87-theanimals

It is long, charting about half of the three-decade-long relationship between the two, which started in 1953 and ended with Isherwood’s death in 1986. Included with the letters are explanatory notes to keep everything in context, but otherwise the animal-themed affection and whimsy is unfettered.

The theme is startlingly similar to a lot of furry roleplay. Pet names abound, and expressions of love and lust are couched in almost entirely anthropomorphic terms. And like furry roleplay, the animal themes are largely dropped when they are exchanging factual information. The impact is charming, as the pet names allow them to explore and discover language to express their obvious love without falling into cliche. For example:

Kitty’s dear letter just arrived and made Dobbin very happy. Again and again he kissed the portrait of Kitty with his wet muzzle. It is exactly how Kitty looks when at his prayers or watching a plump juicy bird on a tree.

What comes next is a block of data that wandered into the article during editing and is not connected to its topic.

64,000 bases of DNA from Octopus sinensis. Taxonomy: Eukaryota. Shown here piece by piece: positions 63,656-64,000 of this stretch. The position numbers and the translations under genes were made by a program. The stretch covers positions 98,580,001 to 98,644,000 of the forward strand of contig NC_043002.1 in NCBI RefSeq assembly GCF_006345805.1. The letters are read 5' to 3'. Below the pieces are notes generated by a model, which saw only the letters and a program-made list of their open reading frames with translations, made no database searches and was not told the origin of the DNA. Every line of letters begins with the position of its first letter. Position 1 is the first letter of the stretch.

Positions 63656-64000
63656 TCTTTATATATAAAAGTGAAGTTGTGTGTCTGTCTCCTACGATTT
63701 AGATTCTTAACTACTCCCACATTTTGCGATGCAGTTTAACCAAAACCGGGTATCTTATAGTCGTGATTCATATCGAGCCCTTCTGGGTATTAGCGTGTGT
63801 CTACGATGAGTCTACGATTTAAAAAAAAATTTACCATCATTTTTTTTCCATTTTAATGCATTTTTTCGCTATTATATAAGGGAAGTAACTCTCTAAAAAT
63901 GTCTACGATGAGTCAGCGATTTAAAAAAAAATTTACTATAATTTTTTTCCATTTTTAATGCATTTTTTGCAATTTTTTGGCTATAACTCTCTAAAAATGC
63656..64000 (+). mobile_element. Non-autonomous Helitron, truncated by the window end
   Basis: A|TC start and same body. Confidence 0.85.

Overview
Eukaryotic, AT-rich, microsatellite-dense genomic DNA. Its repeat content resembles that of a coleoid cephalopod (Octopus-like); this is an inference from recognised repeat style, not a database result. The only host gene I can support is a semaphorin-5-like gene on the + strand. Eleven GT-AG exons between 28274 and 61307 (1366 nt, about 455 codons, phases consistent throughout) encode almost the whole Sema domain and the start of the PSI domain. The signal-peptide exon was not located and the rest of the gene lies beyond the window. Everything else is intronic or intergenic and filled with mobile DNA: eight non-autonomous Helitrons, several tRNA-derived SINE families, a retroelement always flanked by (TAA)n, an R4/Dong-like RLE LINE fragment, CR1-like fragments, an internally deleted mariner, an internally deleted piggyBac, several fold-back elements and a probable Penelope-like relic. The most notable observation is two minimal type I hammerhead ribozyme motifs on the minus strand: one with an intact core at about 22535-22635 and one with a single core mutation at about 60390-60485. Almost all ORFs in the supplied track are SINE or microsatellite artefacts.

It does get a bit cloying: this is not a book to read in long sittings. It also makes me thankful that internet lingo was not available, otherwise these letters would be dusted with lols and ttfns and I shudder to think what else. This is not to disparage the utility of internet lingo, just that this book is saccharine enough as it is—it does not need the further whimsical and sweary touch of wtf or lmao.

The creativity on display is remarkable, and if anything Bachardy outshines his famous literary partner. In many ways it provides useful reference material for anyone looking to add an old-timey touch to furry flirting: Bachardy and Isherwood’s language has many similarities with today’s furry lingua franca, but also dozens of exciting neologisms and new turns of phrase. Consider: